Atherdyn History, Family Crest & Coats of Arms
The ancient roots of the Atherdyn family name are in the Anglo-Saxon culture. The name Atherdyn comes from when the family lived in Atherton in the county of Lancashire.
The Adderson, Hetherston, Hetherston and other phonetic variants are thought to have originated in Adderstone, Northumberland, a township, in the parish of Bambrough, union of Belford.  This township has gone through many spellings through the ages including: 1233 Edredeston; 1234 Edreston; 1242 Hethereston; 1288 Edderston; 1346 Hetherston, 1428 Ederston and many more. Interesting, this is where the Scottish branch of the family hails. "John de Etherstone of Roxburghshire rendered homage in 1296 [to King Edward I of England] most probably derived his surname from Adderstone (in 1242 Hethereston, 1663 Etherston), near Bamburgh, Northumberland." 
Early Origins of the Atherdyn family
The surname Atherdyn was first found in Lancashire at Atherton, a chapelry, in the parish and union of Leigh, hundred of West Derby or the aforementioned Adderstone, Northumberland. 
Atherton "was held of the barons of Warrington by Robert de Atherton, in the reign of John; and in this knightly family the manor descended through many generations, successively allied to the Byrons, Warrens, Ashtons, Butlers, Catterals, Conyers, Irelands, and Bolds: by the marriage of the late Lord Lilford with the heiress of Atherton, the manor came to his lordship's family.
Atherton Hall, a superb edifice, built by the Atherton family in the early part of the 18th century, at an expense of about £63,000, was taken down in 1825." 
Atterton, is a small hamlet, in the parish of Witherley, union of Atherstone, hundred of Sparkenhoe, in Leicestershire. 
Other first records of the name include Robert de Atherton who was Sheriff of Lancashire in the year 1206. His son William de Atherton held a manor at Atherton of the Barons of Warington. Years later, Hugh de Atherton was listed in the Subsidy Rolls of that shire in 1332. 
Henry de Athertone was listed in the Subsidy Rolls of Lancashire in 1332 and later, William de Atherton was listed there in 1384. Over in Cheshire, Humphrey Addertone alias Athurton was listed in 1470. 
Early History of the Atherdyn family
This web page shows only a small excerpt of our Atherdyn research. Another 88 words (6 lines of text) covering the years 1598, 1640, 1640, 1598, 1635, 1634, 1636, 1640, 1640, 1721, 1628, 1671 and 1671 are included under the topic Early Atherdyn History in all our PDF Extended History products and printed products wherever possible.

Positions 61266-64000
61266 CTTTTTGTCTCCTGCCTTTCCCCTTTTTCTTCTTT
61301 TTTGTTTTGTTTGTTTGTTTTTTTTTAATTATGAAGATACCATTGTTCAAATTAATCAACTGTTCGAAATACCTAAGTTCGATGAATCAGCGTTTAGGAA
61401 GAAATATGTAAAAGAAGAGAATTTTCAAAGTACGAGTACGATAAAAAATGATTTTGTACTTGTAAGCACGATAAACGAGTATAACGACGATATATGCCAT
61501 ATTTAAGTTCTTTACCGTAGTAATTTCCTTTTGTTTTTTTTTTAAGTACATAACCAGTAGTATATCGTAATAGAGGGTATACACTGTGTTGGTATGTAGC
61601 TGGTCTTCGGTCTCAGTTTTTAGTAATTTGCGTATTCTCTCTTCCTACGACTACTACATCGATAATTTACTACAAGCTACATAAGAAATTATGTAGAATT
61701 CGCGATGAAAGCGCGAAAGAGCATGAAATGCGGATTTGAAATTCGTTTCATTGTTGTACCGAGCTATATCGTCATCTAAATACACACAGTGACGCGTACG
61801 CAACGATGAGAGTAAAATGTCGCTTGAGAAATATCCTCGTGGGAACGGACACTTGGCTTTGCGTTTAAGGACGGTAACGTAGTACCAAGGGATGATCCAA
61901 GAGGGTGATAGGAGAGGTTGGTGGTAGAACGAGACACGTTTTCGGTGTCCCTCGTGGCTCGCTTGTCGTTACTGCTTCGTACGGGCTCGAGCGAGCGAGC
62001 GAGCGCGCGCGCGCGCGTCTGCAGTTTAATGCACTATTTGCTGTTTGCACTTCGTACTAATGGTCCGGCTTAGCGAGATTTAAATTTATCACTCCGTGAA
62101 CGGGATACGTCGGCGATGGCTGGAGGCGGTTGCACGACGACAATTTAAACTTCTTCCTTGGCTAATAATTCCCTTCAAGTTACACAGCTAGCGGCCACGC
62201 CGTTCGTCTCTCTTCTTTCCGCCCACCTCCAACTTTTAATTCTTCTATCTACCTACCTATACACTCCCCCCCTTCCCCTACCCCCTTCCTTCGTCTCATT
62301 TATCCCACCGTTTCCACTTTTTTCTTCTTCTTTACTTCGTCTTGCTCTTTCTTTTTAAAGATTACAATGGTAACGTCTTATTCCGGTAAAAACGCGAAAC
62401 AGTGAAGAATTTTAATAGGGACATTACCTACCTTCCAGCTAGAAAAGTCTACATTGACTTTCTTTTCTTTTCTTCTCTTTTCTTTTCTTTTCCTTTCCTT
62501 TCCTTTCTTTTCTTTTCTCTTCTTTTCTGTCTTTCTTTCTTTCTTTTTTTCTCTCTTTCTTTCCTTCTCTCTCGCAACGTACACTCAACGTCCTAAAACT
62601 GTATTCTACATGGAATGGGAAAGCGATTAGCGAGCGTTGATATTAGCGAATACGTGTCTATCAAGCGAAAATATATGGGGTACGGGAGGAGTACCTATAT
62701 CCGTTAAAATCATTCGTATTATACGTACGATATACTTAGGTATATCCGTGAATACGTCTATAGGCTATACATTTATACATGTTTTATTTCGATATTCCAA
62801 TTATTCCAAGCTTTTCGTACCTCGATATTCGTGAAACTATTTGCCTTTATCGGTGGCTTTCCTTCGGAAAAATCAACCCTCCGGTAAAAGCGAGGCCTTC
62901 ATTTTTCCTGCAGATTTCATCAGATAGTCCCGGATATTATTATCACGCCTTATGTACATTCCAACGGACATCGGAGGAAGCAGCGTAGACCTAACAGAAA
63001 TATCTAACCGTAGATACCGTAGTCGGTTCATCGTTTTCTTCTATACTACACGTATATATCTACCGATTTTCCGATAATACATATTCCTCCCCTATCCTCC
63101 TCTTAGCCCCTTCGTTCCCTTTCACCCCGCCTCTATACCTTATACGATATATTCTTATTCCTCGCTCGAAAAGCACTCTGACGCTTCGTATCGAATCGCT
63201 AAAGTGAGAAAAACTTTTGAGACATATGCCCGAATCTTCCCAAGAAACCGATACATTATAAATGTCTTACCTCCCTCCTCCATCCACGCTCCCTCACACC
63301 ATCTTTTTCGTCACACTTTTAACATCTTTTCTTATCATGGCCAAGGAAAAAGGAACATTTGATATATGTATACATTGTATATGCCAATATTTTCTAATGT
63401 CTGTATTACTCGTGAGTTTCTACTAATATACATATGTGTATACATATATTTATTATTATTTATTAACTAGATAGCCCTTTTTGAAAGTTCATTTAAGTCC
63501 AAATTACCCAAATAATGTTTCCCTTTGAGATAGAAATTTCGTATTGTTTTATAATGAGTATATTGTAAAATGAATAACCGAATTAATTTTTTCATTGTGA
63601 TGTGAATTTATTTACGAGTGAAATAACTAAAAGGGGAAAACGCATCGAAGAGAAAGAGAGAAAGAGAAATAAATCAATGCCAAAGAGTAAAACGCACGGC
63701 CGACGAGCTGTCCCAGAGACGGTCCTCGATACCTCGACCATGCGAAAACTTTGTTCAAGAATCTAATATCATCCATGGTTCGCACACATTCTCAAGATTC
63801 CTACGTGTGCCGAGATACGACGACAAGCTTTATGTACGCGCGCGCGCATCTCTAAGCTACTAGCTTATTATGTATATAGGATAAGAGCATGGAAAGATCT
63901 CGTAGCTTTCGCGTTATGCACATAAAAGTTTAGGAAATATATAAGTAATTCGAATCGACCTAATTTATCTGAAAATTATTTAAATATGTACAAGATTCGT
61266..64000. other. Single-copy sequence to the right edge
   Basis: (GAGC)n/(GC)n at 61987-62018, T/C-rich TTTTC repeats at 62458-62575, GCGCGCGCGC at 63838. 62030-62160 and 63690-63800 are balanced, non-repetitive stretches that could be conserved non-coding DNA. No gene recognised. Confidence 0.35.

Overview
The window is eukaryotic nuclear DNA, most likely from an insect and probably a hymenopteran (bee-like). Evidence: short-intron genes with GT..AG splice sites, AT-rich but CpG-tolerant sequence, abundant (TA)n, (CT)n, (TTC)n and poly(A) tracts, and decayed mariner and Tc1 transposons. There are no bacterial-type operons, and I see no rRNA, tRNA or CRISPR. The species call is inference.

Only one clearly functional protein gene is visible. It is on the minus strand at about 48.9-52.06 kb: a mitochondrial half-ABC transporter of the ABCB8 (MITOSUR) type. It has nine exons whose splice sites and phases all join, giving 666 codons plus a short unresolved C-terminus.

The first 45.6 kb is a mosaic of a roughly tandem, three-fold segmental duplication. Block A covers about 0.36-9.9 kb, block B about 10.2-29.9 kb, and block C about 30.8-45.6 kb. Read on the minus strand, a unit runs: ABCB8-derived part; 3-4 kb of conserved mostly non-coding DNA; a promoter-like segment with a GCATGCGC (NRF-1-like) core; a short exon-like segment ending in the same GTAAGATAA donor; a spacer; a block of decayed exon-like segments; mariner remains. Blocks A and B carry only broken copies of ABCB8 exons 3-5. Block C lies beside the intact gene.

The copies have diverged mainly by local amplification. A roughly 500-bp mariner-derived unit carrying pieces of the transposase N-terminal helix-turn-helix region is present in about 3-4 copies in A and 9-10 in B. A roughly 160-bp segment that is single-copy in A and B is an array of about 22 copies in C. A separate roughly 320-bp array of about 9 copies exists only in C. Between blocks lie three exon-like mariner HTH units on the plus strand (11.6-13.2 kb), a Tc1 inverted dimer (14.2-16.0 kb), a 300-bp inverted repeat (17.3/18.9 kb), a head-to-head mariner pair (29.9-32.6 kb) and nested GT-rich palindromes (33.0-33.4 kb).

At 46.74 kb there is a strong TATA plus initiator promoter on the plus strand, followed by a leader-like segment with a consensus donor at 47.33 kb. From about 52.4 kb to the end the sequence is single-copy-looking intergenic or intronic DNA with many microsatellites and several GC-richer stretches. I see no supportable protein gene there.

Atherdyn Spelling Variations
One relatively recent invention that did much to standardize English spelling was the printing press. However, before its invention even the most literate people recorded their names according to sound rather than spelling. The spelling variations under which the name Atherdyn has appeared include Atherton, Atheron, Hetherston, Adderstone and many more.
Early Notables of the Atherdyn family (pre 1700)
Distinguished members of the family include John Atherton (1598-1640), English-born Anglican Bishop of Waterford and Lismore in the Church of Ireland. He and his steward and tithe proctor John Childe were both tried and executed for buggery in 1640. He "is believed to have been born at Bawdripp, in Somersetshire, in 1598, where his father. Reverend John Atherton (a canon of St. Paul's), was rector of the parish. In 1635 he became chancellor of Christ Church, and held also the rectories of Killaban and Ballintubride, in the diocese of Leighlin. He was chancellor of Killaloe in 1634. His highest promotion was...
Migration of the Atherdyn family
At this time, the shores of the New World beckoned many English families that felt that the social climate in England was oppressive and lacked opportunity for change. Thousands left England at great expense in ships that were overcrowded and full of disease. A great portion of these settlers never survived the journey and even a greater number arrived sick, starving, and without a penny. The survivors, however, were often greeted with greater opportunity than they could have experienced back home. These English settlers made significant contributions to those colonies that would eventually become the United States and Canada. An examination of early immigration records and passenger ship lists revealed that people bearing the name Atherdyn arrived in North America very early: Humphrey Atherton of Preston Lancashire who settled in 1638 in Cambridge, Massachusetts and joined the army and eventually became a Major General. James Atherton settled in New England in 1620. Peter Atheron settled in Virginia in 1663..